12 Facts About DVD


DVD is a digital optical disc data storage format.

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Oxford English Dictionary comments that, "In 1995, rival manufacturers of the product initially named digital video disc agreed that, in order to emphasize the flexibility of the format for multimedia applications, the preferred abbreviation DVD would be understood to denote digital versatile disc.

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Consumers, DVD soon replaced VHS as the favored choice for home movie releases.

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DVD discs are made up of two discs; normally one is blank, and the other contains data.

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Borrowing from the LaserDisc format, the DVD standard includes DVD-10 discs with two recorded data layers such that only one layer is accessible from either side of the disc.

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Later in the format's life, larger data buffers and faster optical pickups in DVD players made layer transitions effectively invisible regardless of mastering.

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DVD recordables are now used for consumer audio and video recording.

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Recordable DVD discs supporting dual-layer technology are backward-compatible with some hardware developed before the recordable medium.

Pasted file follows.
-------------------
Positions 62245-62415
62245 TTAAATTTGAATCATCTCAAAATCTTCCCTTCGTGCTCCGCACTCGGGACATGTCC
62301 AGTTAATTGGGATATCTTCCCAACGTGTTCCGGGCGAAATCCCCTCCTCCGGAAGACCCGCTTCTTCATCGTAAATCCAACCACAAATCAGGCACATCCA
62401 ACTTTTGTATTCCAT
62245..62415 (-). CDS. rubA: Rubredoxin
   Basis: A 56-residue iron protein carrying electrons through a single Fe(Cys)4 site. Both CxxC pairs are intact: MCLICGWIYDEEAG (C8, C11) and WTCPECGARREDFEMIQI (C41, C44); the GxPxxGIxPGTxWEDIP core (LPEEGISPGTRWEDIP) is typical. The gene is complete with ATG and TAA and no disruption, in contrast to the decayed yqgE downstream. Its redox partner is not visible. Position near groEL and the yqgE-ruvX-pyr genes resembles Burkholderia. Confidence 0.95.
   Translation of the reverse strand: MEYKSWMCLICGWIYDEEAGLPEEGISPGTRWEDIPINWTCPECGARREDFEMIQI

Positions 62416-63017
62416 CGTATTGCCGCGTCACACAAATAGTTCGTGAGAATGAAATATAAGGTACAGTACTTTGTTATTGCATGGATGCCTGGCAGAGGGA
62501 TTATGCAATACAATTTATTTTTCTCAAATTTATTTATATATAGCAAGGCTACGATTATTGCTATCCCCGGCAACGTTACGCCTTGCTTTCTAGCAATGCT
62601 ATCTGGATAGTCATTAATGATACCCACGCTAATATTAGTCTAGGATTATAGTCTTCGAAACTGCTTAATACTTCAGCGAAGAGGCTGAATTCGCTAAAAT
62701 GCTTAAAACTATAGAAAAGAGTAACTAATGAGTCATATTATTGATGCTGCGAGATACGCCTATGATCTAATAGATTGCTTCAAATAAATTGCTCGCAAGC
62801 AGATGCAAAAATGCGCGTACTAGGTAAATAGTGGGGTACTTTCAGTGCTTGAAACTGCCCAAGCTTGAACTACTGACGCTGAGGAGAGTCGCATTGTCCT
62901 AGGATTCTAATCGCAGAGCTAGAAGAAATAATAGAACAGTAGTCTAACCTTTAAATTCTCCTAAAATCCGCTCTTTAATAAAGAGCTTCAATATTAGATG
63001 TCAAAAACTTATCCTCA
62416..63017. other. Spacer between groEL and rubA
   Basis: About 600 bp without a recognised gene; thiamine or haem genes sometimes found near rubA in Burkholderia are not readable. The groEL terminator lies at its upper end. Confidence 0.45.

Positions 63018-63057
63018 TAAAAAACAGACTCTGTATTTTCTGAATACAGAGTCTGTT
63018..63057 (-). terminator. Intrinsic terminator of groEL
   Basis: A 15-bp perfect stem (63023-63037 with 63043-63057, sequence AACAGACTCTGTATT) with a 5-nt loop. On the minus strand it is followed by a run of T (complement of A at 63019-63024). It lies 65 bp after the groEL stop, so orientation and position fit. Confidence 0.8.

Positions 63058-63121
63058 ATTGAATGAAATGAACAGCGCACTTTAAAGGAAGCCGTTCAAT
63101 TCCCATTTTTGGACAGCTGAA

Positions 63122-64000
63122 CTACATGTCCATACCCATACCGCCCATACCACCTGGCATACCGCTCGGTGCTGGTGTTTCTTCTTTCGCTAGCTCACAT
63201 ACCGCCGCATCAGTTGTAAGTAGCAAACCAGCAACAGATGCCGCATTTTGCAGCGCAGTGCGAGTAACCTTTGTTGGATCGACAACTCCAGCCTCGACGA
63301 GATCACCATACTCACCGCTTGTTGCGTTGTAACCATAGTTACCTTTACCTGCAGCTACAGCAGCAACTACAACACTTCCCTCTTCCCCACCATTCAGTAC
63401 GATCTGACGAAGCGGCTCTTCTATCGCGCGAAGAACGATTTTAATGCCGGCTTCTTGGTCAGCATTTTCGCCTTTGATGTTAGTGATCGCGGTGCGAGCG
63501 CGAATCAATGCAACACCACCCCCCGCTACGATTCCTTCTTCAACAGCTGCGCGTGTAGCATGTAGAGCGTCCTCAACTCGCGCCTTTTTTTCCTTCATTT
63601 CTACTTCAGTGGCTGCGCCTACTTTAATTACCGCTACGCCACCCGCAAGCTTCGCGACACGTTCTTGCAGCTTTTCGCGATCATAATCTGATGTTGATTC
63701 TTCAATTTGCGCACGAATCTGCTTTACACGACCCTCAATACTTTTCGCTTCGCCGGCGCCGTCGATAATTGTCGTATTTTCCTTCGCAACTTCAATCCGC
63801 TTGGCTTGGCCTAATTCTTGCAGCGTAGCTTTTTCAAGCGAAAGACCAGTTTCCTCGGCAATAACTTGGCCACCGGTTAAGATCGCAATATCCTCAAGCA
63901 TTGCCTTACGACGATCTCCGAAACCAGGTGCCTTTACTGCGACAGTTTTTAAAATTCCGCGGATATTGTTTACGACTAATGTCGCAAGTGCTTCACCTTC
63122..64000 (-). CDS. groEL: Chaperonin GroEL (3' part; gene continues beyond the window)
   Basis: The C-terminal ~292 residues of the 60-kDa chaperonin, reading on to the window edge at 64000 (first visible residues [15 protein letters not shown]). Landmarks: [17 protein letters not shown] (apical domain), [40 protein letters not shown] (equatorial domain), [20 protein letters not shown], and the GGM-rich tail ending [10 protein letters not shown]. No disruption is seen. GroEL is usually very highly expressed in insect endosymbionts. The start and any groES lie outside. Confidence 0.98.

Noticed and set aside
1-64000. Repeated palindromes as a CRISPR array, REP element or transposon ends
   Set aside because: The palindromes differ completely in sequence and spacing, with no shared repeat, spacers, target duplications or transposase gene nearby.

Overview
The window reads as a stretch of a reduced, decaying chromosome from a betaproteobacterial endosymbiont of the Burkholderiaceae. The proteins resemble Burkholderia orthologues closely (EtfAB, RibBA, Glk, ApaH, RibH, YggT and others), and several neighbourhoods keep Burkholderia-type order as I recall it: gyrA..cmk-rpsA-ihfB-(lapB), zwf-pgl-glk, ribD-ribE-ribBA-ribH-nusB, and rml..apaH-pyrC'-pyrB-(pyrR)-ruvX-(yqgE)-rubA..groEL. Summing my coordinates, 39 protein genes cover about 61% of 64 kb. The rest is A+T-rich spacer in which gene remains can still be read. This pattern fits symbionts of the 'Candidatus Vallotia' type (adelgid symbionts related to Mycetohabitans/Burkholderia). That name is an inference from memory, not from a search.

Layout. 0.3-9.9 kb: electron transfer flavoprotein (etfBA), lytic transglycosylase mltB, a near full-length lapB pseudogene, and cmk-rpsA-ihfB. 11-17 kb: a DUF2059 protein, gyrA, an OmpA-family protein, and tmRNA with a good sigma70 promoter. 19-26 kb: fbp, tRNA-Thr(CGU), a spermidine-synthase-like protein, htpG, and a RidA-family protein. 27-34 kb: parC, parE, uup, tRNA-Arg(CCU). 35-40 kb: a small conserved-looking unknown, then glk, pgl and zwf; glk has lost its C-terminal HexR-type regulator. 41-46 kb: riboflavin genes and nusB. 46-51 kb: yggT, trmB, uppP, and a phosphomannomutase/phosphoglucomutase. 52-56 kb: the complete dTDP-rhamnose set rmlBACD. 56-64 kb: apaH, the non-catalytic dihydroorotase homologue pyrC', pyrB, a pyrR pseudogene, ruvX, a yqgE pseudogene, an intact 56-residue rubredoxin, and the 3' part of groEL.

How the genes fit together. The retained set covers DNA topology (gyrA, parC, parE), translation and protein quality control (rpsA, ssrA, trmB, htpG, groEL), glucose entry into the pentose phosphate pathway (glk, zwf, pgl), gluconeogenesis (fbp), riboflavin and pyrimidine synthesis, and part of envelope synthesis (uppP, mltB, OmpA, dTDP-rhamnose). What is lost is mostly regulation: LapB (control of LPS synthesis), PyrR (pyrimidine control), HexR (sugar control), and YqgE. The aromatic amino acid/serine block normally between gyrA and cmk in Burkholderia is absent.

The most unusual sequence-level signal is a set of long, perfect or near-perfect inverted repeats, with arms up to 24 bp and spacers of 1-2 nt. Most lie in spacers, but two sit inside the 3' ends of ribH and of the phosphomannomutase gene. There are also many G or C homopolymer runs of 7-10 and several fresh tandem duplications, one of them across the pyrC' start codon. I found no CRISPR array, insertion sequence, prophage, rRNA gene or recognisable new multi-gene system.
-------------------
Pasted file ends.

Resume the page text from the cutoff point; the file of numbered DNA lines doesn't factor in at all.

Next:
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DVD drives are devices that can read DVD discs on a computer.

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DVD-Video became the dominant form of home video distribution in Japan when it first went on sale on November 1, 1996, but it shared the market for home video distribution in the United States for several years; it was June 15, 2003, when weekly DVD-Video in the United States rentals began outnumbering weekly VHS cassette rentals.

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DVD-Video is still the dominant form of home video distribution worldwide except for in Japan where it was surpassed by Blu-ray Disc when Blu-ray first went on sale in Japan on March 31, 2006.

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In fact, experts claim that the DVD will remain the dominant medium for at least another five years as Blu-ray technology is still in its introductory phase, write and read speeds being poor and necessary hardware being expensive and not readily available.

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